Huxford is a Lake Stevens planning commissioner and longtime member of the board that produces the city’s signature event, Aquafest. She and her husband own Snohomish Valley Roofing and a second company that recycles roofing materials.
“This is not something I aspired to do. This is a calling, a mission,” she said. “I see this campaign as an extension of my service to the community.”
One of her focuses will be on regulatory reform.
“It is not an easy state in which to conduct business,” she said, adding she wants to be a voice for the private sector.
On McCleary, she said reforms are needed to spend existing dollars more wisely. “I think the money is there, I really do,” she said.
A levy swap may benefit schools in the 44th Legislative District, she said, though she didn’t commit to backing the idea. Regarding a capital gains tax, she said, “I don’t want to go down that path at all.”
She opposes the minimum wage ballot measure, saying that as a business owner she is concerned “that someone else is telling me how to run my business.”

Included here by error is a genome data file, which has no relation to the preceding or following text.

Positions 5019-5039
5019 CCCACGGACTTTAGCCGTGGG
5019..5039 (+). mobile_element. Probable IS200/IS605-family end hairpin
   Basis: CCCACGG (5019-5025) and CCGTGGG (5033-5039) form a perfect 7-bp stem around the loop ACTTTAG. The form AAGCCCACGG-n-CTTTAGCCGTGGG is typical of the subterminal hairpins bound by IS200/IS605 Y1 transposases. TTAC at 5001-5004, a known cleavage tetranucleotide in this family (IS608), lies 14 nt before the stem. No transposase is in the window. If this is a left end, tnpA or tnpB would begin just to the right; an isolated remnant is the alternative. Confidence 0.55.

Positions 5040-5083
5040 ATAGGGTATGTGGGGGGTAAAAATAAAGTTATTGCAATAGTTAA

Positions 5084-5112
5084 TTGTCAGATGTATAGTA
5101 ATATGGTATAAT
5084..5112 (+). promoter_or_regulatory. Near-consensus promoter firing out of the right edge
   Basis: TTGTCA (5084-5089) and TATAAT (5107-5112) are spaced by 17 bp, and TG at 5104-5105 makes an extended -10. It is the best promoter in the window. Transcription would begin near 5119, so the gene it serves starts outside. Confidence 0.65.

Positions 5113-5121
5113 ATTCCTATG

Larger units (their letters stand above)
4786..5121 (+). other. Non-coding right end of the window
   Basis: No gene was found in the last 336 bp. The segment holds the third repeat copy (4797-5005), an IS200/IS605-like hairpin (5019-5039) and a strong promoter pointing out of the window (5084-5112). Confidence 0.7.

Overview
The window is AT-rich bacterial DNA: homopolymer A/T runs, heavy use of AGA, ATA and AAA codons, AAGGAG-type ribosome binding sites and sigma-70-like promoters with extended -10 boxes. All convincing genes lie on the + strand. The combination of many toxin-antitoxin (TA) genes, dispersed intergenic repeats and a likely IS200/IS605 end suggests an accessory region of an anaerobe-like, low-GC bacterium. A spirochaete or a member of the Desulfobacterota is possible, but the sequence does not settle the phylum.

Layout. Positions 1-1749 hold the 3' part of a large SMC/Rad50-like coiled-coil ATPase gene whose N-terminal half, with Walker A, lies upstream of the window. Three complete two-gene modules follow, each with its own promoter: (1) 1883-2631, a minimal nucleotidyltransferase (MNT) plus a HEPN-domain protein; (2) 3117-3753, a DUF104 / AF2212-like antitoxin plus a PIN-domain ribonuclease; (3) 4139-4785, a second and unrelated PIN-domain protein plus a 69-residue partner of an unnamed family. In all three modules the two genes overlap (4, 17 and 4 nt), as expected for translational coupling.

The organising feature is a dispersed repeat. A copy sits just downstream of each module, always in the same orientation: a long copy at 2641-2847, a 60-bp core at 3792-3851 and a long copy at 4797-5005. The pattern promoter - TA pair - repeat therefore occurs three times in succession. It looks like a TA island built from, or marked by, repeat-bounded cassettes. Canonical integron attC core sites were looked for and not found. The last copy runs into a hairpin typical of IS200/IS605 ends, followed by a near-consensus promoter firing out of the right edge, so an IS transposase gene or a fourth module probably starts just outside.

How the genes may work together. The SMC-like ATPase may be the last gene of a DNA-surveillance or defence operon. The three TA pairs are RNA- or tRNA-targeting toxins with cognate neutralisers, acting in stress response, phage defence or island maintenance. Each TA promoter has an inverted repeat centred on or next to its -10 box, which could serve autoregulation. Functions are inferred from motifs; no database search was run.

Huxford has secured endorsements from the Deputy Sheriff’s Association, many of whose members served under Lovick when he was sheriff. She is backed by the Everett Police Officers Association, Lake Stevens Police Guild and the Washington Council of Police and Sheriffs. She’s also supported by statewide groups representing farmers, retailers, small businesses and truckers.
Lovick is backed by the Washington State Patrol Trooper Association, of which he was a longtime member. He’s also endorsed by the Washington Conservation Voters and the statewide unions for state employees, teachers, nurses, trial lawyers and health care workers.
Agyekum, 45, has never run for office but decided to jump in “and see what happened.”
“I haven’t been too pleased with either side when it comes to state politics,” he said.
Agyekum’s focus is on complying with the court’s ruling on school funding, expanding the availability of transitional housing for homeless people and reforming the criminal justice system.